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Atlantic FamiliesLives and Letters in the Later Eighteenth Century$
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Sarah M. S. Pearsall

Print publication date: 2008

Print ISBN-13: 9780199532995

Published to Oxford Scholarship Online: January 2009

DOI: 10.1093/acprof:oso/9780199532995.001.0001

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The Farewell Between Husband and Wife: The Politics of Family Feeling

The Farewell Between Husband and Wife: The Politics of Family Feeling

Chapter:
(p.179) 6 The Farewell Between Husband and Wife: The Politics of Family Feeling
Source:
Atlantic Families
Author(s):

Sarah M. S. Pearsall (Contributor Webpage)

Publisher:
Oxford University Press
DOI:10.1093/acprof:oso/9780199532995.003.0008

This chapter attends to the separation of a husband and a wife during and immediately after the American Revolution, considering what attended those moments when the ‘silken cords’ of marriage were stretched by distance and disorder. Concentrating on New England (especially Newport, Rhode Island) and England, it seeks to answer the question of why a husband did not return to his wife at the war's end, and what this meant. Women in such circumstances could obtain a kind of limited leverage from eloquent sensibility. Charges of unfeelingness, an important domestic claim, could also take on additional political meaning in wartime situations. At the same time, claims of ‘family feeling’ could also be put in service of some rather dubious political and domestic choices.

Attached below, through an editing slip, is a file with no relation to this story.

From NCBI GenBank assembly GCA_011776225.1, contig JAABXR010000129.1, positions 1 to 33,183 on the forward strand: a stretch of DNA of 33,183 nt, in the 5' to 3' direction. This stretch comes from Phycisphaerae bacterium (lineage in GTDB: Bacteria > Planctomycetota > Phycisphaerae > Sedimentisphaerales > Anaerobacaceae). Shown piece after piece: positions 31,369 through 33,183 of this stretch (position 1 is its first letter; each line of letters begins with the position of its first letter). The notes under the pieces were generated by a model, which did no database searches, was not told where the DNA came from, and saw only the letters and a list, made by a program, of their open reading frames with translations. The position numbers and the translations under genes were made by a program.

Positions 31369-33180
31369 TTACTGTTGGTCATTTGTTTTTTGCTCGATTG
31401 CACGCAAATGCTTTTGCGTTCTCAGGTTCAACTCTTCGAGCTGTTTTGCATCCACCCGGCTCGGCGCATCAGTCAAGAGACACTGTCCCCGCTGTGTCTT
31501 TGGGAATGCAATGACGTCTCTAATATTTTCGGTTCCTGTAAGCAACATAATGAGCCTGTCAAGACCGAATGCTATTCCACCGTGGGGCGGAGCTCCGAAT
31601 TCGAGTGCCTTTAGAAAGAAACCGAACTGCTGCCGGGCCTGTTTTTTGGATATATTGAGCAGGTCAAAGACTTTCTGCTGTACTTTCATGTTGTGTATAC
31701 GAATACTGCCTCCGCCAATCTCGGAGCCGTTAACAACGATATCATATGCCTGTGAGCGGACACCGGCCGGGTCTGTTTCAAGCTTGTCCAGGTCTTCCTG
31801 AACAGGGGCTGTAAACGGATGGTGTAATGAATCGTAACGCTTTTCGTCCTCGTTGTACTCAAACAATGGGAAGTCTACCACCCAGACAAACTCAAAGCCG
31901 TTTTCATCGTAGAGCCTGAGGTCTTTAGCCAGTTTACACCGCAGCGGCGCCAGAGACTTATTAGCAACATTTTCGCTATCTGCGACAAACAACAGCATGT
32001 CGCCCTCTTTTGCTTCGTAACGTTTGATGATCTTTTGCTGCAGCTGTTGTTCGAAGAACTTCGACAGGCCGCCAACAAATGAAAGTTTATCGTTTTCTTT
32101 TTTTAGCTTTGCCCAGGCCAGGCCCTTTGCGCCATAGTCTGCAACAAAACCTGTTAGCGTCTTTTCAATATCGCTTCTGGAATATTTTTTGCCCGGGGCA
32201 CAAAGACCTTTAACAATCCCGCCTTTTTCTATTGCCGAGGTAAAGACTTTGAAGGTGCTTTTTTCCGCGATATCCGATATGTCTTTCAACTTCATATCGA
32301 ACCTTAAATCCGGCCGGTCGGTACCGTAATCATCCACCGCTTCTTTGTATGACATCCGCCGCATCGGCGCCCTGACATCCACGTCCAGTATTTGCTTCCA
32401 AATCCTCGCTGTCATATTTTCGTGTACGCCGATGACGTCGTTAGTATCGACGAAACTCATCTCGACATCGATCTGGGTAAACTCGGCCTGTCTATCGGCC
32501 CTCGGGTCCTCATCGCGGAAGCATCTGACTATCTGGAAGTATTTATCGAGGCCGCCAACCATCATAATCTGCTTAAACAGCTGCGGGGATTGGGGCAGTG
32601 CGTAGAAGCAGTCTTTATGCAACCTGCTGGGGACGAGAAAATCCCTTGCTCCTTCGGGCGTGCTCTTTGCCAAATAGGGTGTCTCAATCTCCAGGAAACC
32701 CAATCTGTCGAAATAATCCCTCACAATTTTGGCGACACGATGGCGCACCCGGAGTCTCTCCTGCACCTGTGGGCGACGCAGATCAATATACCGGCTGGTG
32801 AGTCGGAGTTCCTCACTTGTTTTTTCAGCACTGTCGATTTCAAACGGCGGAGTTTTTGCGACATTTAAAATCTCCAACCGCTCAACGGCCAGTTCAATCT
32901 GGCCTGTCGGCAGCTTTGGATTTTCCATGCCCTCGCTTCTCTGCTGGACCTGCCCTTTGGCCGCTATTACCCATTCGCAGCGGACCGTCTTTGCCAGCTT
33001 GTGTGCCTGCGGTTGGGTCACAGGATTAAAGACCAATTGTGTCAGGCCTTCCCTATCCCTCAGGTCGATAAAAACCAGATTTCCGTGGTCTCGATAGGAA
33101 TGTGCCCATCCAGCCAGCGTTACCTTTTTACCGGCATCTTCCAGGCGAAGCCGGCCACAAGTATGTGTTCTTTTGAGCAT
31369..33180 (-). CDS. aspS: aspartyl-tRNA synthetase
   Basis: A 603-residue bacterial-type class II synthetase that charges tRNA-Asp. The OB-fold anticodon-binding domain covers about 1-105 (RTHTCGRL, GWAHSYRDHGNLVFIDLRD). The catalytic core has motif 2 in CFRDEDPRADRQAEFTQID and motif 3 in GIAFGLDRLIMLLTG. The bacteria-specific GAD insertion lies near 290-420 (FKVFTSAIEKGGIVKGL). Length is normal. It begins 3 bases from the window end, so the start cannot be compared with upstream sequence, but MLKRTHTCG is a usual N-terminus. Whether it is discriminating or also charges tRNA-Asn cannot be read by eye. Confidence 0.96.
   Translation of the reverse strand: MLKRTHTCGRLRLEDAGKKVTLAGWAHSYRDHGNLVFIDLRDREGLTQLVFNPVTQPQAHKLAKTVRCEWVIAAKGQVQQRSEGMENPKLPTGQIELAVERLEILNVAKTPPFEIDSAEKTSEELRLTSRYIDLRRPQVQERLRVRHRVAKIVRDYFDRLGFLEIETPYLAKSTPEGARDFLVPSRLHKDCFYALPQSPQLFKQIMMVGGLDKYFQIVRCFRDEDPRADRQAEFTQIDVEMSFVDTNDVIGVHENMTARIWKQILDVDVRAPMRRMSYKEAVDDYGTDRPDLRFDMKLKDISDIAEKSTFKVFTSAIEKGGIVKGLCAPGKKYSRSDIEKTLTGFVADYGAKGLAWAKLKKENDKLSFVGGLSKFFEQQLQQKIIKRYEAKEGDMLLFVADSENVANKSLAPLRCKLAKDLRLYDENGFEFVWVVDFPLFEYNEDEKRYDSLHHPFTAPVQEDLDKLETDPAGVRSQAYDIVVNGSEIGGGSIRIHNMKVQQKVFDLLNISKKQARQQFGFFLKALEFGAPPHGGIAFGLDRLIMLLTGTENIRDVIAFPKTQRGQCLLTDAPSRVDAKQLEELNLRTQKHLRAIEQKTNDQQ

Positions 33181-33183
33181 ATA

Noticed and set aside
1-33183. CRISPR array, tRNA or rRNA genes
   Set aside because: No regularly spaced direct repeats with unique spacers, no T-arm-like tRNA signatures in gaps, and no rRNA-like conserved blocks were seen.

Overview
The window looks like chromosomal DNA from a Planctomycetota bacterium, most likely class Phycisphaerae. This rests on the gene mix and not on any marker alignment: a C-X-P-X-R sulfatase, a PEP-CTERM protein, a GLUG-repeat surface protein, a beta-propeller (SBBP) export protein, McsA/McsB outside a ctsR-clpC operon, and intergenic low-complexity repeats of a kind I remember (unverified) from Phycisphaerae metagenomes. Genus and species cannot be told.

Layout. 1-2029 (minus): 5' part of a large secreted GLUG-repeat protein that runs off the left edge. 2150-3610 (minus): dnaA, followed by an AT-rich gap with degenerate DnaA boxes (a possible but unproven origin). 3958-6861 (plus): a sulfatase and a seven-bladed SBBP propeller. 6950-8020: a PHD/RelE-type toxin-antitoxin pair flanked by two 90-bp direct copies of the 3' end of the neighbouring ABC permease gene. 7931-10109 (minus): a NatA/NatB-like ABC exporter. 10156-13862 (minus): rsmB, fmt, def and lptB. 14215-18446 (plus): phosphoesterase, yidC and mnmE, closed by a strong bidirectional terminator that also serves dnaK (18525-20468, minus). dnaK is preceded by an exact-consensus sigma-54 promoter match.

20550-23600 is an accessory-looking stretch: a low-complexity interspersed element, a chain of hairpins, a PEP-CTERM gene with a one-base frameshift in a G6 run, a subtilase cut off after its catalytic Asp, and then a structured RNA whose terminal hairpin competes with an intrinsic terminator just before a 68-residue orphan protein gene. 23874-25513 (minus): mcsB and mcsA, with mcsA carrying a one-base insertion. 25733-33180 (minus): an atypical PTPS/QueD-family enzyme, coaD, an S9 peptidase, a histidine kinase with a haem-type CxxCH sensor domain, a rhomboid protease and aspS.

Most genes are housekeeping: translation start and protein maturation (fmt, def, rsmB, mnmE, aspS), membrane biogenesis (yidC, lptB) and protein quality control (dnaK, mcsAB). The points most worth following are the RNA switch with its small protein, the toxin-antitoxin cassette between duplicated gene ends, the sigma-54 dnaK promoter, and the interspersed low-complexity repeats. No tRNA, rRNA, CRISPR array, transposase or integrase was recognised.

Keywords:   New England, England, Newport, Rhode Island, Loyalism, American Revolution, marriage, unfeelingness, husbands, wives

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